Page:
Ford’s biggest opening before summer 2008 was Air Force One, which broke the R-rated record with a $37 million launch in July of 1997. That earlier record-holder was… Tom Cruise and Brad Pitt’s Interview with the Vampire with $36 million in November of 1994, which was still a record for a non-summer opening weekend. But Indiana Jones and the Kingdom of the Crystal Skull, the first Indy flick since 1989, opened with $100 million over its Fri-Sun frame and $150 million over the Thurs-Mon Memorial Day weekend. That seems like the comparison we all should have been making for Top Gun: Maverick, and in this case, the reviews and the buzz are even better. Indy 4 earned $312 million domestic by the end, which feels like a “pessimistic” long-term prediction for Top Gun: Maverick.
Even frontloading on par with Solo: A Star Wars Story, X-Men: The Last Stand, X-Men: Apocalypse, Fast & Furious 6 and Pirates of the Caribbean: At World’s End gives it $295-$315 million domestic. The film has earned nearly universally positive reviews, along with the aforementioned A+ Cinemascore grade. It played 58% male, 55% over-35, 66% Caucasian. 49% said it exceeded their expectations and 30% said they would see it again theatrically. The theatrical slate is unforgivably slight due to a combo of studio cowardness, streaming-specific priorities and Covid-caused post-production delays. Top Gun: Maverick could have legs closer to a Tom Cruise December release (A Few Good Men, Jerry Maguire, Vanilla Sky, The Last Samurai, Jack Reacher, etc.) than a more frontloaded Memorial Day weekend opener. It could become the event movie of the summer for adults.
If it legs like the first two Mission: Impossible films ($181 million from a then-record $75 million six-day debut and $215 million from a $92 million Wed-Mon frame) and Pirates of the Caribbean: Dead Men Tell No Tales ($179 million/$77 million), it’ll earn $350-$375 million domestic. If it legs like Men in Black III ($179 million/$69 million) or Pearl Harbor ($199 million/$75 million), then it’ll end up just over/under $400 million. Legs like A Quiet Place part II ($160 million/$57 million), then it’ll end with $427 million, or essentially tied with the inflation-adjusted total of Top Gun. The pie-in-the-sky scenario is Aladdin, which earned $353 million from a $117 million launch in 2019. That would give Top Gun: Maverick $456 million. It could challenge Doctor Strange 2 and Jurassic World 3 for the domestic summer crown.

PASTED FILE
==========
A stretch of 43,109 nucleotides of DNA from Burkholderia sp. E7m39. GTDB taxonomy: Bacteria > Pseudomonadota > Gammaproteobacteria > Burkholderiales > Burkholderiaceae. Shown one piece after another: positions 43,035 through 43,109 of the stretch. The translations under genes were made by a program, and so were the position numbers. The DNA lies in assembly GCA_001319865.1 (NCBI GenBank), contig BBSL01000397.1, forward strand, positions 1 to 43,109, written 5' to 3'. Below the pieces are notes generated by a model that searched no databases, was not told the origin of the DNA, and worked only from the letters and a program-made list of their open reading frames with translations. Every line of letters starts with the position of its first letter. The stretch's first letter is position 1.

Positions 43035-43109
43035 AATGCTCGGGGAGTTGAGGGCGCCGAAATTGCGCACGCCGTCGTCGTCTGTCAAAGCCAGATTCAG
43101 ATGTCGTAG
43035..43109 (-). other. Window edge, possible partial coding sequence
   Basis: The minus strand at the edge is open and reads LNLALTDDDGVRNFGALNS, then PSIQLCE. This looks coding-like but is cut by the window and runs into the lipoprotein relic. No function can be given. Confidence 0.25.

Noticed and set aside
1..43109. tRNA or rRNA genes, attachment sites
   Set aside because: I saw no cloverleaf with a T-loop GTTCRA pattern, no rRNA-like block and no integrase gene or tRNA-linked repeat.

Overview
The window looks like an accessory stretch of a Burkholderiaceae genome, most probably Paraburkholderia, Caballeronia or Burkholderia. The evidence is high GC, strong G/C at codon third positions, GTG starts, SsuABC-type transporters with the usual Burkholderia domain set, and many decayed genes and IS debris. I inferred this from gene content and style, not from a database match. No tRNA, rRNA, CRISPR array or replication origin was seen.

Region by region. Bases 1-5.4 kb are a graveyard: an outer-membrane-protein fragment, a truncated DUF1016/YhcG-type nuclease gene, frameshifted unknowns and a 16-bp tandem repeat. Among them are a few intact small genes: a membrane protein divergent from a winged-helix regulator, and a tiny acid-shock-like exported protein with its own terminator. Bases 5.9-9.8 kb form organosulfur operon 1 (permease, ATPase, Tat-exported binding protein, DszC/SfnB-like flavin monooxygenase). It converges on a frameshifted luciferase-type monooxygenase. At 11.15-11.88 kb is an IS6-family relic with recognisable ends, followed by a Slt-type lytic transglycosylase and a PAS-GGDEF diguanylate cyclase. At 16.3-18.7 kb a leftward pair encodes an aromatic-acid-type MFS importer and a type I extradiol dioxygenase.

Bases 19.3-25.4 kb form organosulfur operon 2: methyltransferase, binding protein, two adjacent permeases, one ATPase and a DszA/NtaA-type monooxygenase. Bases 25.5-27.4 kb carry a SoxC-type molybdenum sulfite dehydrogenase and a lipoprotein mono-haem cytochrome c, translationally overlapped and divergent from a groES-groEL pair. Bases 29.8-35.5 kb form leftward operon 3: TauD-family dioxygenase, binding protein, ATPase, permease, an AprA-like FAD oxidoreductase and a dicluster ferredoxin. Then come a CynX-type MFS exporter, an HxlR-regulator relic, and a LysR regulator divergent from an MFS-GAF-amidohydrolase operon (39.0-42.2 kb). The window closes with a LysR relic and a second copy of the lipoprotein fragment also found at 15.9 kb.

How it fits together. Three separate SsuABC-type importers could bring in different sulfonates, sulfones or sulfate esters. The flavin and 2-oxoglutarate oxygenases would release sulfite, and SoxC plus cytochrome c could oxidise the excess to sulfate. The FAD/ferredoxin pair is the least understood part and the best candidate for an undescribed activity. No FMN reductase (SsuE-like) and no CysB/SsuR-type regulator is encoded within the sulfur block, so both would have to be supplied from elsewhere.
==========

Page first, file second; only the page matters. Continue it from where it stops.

Credit Cruise’s artistic reputation, the generational nostalgia for Top Gun and the Maverick character, two years of Covid-caused delays and the final product earning strong reviews and “got to see this in IMAX” buzz. At its best, the Joseph Kosinski-directed action drama blends the genre goods from his Cruise-starring sci-fi romp Oblivion with the even-kneeled emotional melodrama of his spectacular knockout firefighter drama Only the Brave. It mimics some of the visual stylings of early Tony Scott while offering a comparatively level-headed sincerity and (even compared to the PG-rated Top Gun) four-quadrant wholesomeness. Moreover, whatever Paramount has been doing right this year with Scream, Jackass Forever, The Lost City and Sonic the Hedgehog 2, keep doing it. They just scored their second-biggest opening ever behind Iron Man 2 ($128 million).
The film earned $248 million worldwide over its global debut, not counting whatever it earns domestically and internationally on Monday, shattering Tom Cruise-specific records in 32 marketplaces. The film’s $124 million overseas gross is essentially tied with its $124 million Fri-Sun domestic debut, meaning so far, it’s playing 50/50. The likes of China, Russia and Ukraine aren’t in play, but the film doesn’t need them. It could be past $300 million worldwide by tomorrow, and even a mere 2.0x